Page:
Fred Hutch file
Fred Hutch postdoctoral fellow Dr. Matthew Miller has received the Damon Runyon-Dale F. Frey Award for Breakthrough Scientists, an award conferred to six recipients this year. The Damon Runyon Cancer Research Foundation announced the award last week.
Miller, a postdoctoral fellow working in the lab of Fred Hutch scientist Dr. Sue Biggins, had received a four-year Damon Runyon Fellowship from the same foundation in 2014. The “breakthrough scientist” awards are given to researchers at the end of their fellowships who “have greatly exceeded the Foundation’s highest expectations and are most likely to make paradigm-shifting breakthroughs that transform the way we prevent, diagnose and treat cancer,” the foundation said in a statement.
The award comes with $100,000 in research funding that is meant to be used as a bridge between a postdoctoral fellowship and launching an independent lab, Miller said. He studies how cells correctly partition the right number of chromosomes to each daughter cell during cell division, a process that can go awry in cancer and is the leading cause of miscarriages.
Specifically, Miller studies components of the kinetochore. It's a large protein complex that attaches each chromosome to “molecular strings,” known as microtubules, which pull the chromosomes to each daughter cell. The entire process is intricately timed and controlled by physical tension. Miller and Biggins found that in brewer’s yeast, a protein known as Stu2 is responsible for sensing that tension.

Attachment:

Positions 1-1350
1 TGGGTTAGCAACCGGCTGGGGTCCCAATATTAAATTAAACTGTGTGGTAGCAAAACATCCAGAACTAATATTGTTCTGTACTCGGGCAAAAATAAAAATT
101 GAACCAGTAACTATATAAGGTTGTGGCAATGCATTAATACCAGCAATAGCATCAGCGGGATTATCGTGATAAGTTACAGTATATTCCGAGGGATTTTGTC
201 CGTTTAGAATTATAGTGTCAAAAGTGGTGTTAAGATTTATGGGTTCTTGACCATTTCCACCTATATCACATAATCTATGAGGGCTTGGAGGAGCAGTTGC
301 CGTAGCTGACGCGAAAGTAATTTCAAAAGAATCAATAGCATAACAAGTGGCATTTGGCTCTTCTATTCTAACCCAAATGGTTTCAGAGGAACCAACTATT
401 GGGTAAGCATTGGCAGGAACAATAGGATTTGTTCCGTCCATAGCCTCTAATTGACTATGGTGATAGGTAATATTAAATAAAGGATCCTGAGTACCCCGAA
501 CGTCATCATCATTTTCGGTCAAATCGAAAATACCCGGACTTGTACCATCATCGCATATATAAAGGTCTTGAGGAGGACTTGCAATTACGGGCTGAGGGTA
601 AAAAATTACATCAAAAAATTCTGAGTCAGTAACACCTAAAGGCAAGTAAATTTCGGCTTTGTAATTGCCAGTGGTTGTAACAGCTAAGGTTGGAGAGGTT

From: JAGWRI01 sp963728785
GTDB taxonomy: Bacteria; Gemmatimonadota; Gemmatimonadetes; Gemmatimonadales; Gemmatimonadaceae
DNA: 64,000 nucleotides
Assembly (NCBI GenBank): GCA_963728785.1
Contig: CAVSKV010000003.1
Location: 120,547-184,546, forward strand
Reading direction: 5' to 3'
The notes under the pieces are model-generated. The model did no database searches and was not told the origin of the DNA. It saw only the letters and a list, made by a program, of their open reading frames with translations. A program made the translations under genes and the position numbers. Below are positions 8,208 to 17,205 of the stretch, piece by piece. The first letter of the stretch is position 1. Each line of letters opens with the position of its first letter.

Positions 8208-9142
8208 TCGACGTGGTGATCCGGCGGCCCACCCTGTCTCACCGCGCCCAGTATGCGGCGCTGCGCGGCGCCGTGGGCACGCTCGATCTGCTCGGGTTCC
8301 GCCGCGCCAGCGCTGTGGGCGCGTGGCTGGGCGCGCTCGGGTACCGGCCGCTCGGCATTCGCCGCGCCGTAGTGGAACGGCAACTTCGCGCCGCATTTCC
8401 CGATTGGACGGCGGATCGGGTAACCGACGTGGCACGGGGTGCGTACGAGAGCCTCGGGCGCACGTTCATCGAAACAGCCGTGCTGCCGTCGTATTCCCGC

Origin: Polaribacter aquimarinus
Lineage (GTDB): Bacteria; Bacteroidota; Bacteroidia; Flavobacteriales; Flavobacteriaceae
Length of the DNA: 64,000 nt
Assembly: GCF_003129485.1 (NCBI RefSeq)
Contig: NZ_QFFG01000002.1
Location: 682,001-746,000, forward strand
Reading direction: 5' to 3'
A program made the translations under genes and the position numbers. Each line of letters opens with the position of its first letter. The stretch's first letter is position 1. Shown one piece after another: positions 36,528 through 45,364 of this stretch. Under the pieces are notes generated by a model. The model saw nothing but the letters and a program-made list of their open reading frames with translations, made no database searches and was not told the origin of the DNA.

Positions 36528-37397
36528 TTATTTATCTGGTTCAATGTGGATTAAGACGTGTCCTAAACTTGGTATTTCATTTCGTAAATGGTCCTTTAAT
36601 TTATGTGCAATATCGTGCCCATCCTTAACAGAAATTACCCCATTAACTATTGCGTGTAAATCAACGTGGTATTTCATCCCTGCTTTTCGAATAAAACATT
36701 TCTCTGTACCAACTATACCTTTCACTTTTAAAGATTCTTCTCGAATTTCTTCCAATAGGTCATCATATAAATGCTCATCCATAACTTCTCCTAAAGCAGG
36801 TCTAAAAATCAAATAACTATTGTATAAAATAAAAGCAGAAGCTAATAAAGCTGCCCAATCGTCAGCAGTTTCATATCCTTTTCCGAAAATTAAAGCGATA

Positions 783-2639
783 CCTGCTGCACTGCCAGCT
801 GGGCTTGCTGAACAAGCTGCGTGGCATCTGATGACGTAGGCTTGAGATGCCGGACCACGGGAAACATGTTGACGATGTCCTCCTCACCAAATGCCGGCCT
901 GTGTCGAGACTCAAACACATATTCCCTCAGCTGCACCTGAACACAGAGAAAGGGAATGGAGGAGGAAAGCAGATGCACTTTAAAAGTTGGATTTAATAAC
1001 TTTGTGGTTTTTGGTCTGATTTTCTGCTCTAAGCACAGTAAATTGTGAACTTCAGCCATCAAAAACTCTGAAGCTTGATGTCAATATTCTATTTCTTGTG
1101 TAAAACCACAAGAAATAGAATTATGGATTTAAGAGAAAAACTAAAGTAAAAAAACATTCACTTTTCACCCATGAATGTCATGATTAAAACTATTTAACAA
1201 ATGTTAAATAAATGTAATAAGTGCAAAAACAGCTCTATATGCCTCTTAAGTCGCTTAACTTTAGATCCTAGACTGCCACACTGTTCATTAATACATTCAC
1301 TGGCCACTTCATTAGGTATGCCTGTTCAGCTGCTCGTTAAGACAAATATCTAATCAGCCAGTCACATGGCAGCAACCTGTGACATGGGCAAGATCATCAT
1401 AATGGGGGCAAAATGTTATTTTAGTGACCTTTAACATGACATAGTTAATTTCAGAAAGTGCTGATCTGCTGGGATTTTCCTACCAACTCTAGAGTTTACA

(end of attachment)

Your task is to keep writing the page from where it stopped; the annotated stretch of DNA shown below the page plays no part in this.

It’s not clear how Stu2 does that job, Miller said — that will be the next phase of his work, which could continue into the new laboratory he plans to establish in the next few years. But the human version of Stu2, ch-TOG, has been implicated in several different cancers. Miller also wants to study the mutations in that gene that crop up in cancer to see if they affect the protein’s tension-sensing function.
The new award is especially meaningful to Miller because the Damon Runyon Foundation is committed to funding basic research by early-stage investigators.
“That’s pretty amazing, because I completely agree that these big breakthroughs that are more directly connected to cancer would not happen without the foundational research that all those studies stand on,” Miller said. “I feel very fortunate to have been funded by them and to continue to be.”
Rachel Tompa is a former staff writer at Fred Hutchinson Cancer Research Center. She has a Ph.D. in molecular biology from the University of California, San Francisco and a certificate in science writing from the University of California, Santa Cruz. Follow her on Twitter @Rachel_Tompa.
Are you interested in reprinting or republishing this story? Be our guest! We want to help connect people with the information they need. We just ask that you link back to the original article, preserve the author’s byline and refrain from making edits that alter the original context. Questions? Email us at firstname.lastname@example.org